Today, many are. Secord recently sold a John Sargent Noble painting of otterhounds to the Museum of Fine Arts in Houston, a work which now resides in the institution’s 19th-century collection.
In the process of redefining dog painting’s place in the art-historical hierarchy, Secord estimates that he’s become the world’s leading expert in the field. “I’m not bragging, that’s just the way it is, because nobody else wants to be,” he said. “I never set out to write the history of dog paintings. It was serendipitous, really.”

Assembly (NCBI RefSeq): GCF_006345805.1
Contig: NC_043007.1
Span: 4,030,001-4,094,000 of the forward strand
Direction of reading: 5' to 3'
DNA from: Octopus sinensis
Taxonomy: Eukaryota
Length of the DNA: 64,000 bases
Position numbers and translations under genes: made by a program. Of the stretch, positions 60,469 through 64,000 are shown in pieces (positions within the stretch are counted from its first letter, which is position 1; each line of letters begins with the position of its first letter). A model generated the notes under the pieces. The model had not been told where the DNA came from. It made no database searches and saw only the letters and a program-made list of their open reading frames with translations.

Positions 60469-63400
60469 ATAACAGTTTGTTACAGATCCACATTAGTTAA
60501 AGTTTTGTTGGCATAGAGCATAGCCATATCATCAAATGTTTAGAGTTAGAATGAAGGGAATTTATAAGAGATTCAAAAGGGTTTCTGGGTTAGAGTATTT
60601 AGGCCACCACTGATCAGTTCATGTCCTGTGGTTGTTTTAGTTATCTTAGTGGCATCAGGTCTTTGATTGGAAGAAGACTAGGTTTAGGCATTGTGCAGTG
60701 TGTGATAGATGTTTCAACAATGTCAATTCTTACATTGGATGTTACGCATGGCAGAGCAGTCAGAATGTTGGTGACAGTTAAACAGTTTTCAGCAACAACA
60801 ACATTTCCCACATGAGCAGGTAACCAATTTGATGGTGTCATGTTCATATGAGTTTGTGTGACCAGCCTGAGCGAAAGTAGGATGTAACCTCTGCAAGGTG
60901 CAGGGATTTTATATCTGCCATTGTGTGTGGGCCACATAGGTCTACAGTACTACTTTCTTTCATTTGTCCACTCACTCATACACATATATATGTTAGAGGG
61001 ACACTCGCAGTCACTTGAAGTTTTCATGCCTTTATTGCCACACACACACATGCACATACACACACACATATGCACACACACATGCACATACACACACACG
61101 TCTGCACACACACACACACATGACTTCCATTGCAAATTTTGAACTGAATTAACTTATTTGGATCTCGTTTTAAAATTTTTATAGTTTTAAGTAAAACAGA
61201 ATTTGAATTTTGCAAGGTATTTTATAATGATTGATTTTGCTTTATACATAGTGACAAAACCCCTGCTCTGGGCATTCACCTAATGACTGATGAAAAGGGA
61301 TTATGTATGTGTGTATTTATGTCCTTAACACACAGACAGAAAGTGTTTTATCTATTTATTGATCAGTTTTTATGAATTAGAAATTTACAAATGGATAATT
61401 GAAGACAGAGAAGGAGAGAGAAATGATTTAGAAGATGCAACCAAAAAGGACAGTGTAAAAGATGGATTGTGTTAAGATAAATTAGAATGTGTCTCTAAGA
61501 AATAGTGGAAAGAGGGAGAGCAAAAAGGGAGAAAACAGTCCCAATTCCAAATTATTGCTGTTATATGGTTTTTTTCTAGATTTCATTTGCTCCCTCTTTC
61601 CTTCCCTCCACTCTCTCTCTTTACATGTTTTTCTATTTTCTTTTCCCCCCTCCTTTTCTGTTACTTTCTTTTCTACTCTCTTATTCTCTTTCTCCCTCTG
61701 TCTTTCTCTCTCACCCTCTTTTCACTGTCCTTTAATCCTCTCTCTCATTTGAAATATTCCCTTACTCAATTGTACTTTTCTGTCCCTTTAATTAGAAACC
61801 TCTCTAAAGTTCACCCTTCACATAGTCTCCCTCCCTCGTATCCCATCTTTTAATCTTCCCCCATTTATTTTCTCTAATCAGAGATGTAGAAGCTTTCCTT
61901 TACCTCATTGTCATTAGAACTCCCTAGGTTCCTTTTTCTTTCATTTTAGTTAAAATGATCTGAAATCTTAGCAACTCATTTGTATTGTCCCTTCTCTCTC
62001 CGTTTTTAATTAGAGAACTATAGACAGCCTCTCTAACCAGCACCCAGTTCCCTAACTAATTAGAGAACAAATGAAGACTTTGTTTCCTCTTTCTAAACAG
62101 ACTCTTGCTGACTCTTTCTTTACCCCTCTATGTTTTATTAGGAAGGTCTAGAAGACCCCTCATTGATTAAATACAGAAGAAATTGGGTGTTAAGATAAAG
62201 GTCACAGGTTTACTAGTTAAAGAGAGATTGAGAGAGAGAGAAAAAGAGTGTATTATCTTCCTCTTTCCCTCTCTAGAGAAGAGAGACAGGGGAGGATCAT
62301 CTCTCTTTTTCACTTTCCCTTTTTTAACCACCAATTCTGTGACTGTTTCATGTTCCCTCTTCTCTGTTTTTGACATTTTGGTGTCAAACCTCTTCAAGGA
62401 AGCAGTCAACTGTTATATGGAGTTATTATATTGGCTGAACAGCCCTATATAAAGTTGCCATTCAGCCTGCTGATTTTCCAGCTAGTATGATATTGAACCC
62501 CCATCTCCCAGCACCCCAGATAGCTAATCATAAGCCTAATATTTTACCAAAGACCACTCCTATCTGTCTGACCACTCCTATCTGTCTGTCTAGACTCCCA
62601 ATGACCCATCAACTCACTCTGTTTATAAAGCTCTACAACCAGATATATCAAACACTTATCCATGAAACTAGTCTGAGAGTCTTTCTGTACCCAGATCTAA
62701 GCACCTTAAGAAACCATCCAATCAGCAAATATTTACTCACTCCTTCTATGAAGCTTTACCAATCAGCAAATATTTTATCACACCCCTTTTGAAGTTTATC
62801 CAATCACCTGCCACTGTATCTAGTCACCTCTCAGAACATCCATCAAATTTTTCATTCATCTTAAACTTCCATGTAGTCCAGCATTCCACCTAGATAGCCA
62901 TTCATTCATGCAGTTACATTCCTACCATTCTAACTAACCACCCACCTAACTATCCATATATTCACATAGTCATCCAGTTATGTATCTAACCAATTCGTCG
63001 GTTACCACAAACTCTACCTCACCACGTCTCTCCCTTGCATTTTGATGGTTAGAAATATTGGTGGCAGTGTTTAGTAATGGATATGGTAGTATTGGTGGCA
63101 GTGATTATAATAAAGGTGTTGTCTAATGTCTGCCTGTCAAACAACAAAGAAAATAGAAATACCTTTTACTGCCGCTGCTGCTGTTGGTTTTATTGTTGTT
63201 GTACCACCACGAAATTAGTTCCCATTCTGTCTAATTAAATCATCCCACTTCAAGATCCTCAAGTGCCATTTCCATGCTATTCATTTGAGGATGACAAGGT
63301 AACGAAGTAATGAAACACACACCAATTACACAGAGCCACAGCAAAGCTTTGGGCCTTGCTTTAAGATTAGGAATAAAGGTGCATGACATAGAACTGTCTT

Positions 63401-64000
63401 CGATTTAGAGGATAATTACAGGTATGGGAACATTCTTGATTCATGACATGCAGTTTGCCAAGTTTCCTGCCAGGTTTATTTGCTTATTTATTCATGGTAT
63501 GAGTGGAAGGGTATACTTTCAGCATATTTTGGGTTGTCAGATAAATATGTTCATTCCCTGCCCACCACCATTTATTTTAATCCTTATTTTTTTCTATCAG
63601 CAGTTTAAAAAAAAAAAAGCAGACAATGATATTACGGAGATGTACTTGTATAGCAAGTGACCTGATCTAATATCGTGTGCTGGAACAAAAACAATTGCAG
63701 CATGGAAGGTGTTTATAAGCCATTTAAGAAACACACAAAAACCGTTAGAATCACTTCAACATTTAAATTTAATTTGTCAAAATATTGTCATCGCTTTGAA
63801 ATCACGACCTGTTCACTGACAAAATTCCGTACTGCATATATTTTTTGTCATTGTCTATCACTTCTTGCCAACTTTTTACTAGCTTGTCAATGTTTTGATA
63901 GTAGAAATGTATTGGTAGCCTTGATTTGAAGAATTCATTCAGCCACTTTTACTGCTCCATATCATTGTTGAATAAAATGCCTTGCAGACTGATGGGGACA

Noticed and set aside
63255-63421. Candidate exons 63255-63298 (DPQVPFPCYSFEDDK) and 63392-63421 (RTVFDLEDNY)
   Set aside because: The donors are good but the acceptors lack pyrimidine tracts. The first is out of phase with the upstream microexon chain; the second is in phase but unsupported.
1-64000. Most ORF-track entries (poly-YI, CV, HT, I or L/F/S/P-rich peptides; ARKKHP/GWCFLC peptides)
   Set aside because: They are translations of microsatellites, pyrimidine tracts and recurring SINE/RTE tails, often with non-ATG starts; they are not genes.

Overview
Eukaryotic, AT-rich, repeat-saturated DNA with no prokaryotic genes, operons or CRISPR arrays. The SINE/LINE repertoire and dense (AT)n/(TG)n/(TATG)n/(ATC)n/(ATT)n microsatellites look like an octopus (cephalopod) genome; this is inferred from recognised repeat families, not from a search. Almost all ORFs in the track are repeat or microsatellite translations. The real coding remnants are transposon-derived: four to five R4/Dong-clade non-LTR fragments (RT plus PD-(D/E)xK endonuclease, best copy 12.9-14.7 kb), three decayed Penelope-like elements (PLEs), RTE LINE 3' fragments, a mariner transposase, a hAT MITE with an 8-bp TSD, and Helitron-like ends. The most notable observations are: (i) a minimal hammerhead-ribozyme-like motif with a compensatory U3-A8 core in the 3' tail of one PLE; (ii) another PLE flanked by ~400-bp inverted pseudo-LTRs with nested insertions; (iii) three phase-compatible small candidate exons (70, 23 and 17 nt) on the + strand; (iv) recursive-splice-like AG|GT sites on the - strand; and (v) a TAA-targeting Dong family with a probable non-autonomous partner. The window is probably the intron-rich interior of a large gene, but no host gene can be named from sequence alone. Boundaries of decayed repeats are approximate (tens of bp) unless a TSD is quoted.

He never set out to collect dog paintings, either—“I can’t afford it,” he explained—but he has managed to acquire a handful of works over the years. One is a portrait of his last dog, a Dandie Dinmont terrier named Rocky, painted by contemporary dog artist Christine Merrill. Another is of an anonymous English mastiff, which he purchased at age 16 from an antique store in his native Canada. “It wasn’t because I was interested in dogs, I just bought it because it was nice,” Secord recalled. But, somehow, that teenaged whim managed to predict the rest of his career.